Over It Maddy Ruff

How has New York City generally (or Brooklyn specifically) helped and hindered your career?

I think it helps in the fact that there is so much amazing and inspiring art happening out here. Many insanely talented friends of mine are in the same or similar career paths, and we do our best to support each other’s work. Not to mention, having played well known spots in New York like:  Birdland Jazz, Rockwood Music Hall, or Bowery Electric makes it a bit easier to book larger venues in other cities.

On the flip side, I won’t lie. Trying to “make it” in New York is HARD! Because there is so much music, art, and culture to choose from here, people often don’t appreciate it as much as they do elsewhere. I’ve had several friends try to convince me to move. They goad me by saying things like   “you won’t have to harass your friends to come out to a show with a $5 cover.” There is a plethora of free accessible music here, and the city is really expensive. Those are the issues that most of us deal with on a regular basis.


Which artists are the greatest influences for you and your music? Is there a dream lineup of performers that you would like to perform with if given the chance?

Female Jazz artists such as Ella Fitzgerald and June Christy have definitely influenced the bass of my sound, but I grab from Blues, R&B, and Rock artists as well. I love me some Etta James and Stevie Wonder, but I also love me some ACDC, so, the influences come from all over the map.

My dream job right now would be opening for Grace Potter out on the road. I’m going to keep putting that out into the universe until it happens!! 😉

How has your style evolved and changed over the time since you first started performing?

Academically I come from Opera and then jazz training. I started as a Classical vocal major at the Frost School of Music at the University of Miami and then transferred into the Jazz vocal program my second year there. I think that when I first started performing my own material, I was still mimicking a sound that I thought I was supposed to sound like. The academic jazz world, at least how I interpreted it, centers around being able to solo and improvise, but also to kind of fit a mold of a classic sound. I think it took me some time to take from that classic sound, make it my own, and then add to it with my love of hard rock and old school R&B.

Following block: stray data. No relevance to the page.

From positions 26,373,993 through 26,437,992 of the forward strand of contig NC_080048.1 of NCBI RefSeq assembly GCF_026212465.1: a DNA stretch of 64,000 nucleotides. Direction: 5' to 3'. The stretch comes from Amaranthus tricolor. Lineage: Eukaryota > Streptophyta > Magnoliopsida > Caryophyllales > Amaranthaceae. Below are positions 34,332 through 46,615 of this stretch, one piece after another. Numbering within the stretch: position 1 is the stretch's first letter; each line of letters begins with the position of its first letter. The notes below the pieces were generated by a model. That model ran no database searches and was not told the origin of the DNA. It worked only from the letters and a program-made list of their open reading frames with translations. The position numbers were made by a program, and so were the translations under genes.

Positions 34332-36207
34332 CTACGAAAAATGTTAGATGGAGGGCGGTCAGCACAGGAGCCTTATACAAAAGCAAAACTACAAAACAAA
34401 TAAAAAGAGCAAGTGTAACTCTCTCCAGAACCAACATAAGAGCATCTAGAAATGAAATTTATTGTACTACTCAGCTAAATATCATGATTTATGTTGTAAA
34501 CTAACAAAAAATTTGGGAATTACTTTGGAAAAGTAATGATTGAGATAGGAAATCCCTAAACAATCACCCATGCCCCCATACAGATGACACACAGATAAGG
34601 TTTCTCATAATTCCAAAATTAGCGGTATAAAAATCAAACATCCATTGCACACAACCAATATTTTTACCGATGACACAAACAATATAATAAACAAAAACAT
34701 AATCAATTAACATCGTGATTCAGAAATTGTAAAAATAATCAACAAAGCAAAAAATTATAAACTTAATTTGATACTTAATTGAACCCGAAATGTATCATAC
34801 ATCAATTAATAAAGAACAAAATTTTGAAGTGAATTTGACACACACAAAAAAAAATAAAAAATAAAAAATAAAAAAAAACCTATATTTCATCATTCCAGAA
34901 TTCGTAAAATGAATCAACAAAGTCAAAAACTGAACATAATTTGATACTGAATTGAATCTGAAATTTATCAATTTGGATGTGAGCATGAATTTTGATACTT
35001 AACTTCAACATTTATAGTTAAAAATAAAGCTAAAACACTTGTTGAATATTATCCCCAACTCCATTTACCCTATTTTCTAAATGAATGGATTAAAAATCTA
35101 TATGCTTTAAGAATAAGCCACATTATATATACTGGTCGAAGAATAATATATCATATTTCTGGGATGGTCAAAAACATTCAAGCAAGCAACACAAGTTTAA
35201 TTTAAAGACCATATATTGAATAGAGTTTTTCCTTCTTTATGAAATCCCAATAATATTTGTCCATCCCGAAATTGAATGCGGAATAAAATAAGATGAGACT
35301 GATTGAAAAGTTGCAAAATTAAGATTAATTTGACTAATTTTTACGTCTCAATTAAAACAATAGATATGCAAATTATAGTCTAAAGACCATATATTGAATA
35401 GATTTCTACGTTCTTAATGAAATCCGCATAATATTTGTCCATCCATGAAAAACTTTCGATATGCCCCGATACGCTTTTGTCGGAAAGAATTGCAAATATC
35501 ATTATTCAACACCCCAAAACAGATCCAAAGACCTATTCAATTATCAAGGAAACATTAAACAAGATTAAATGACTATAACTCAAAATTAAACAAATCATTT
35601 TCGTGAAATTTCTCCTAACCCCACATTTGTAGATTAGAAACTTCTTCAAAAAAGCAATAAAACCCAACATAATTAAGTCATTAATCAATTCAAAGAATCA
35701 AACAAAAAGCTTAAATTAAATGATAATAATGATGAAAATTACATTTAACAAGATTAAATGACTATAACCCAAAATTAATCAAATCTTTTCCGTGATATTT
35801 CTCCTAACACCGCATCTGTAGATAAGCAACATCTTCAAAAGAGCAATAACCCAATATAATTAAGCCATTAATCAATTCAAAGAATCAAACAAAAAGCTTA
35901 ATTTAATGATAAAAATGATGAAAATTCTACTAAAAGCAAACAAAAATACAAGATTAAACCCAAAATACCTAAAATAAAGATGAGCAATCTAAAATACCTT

Which sort of social media website have you had the best successes with? What about these online services are different from the traditional face to face meeting and performances that musicians utilize?

From my experiences with it, instagram tends to be a bit more interactive than facebook. I think having a strong online presence is very important. At the level I’m at right now, It definitely helps with record/itunes/spotify numbers, but I don’t necessarily think it gets more butts in the seats. Personal messages and face to face at shows is the way to get an audience. Word of mouth will motivate someone to get out of the house more than a picture of rehearsal J


You perform live fairly often; what are your plans for 2016 and beyond? How can interested NeuFutur readers locate samples of your music?

I’m all over the internet, just google Maddy Ruff! In all seriousness though, I’ll have some new video content up of current performances very soon. In the mean time, you can sign up for my mailing list or like my fanpage for updates:  or  . If any Neufutur readers are in the New York area, we’ll be playing Bowery Electric on August 13th at 8:00: , and Hellphone in Brooklyn August 25th at 10:00.

I’ll be heading to Nashville to record a few new tracks with Benny Goldstein in September, and will be documenting a fair amount of the trip and the work I’ll be doing down there.  Hoping to plan a few shows out of town towards the end of 2016 as well, so, stay tuned!

Thank you so much for your time. Finally, do you have any additional thoughts about life and the universe for our readers?

Thank you so much to Neufutur for the opportunity to answer these questions!

Thank you so much to my amazing band: Christian Nourijanian, Tim Basom, Andy Attanasio, and Goh Izawa!


An Interview with Maddy Ruff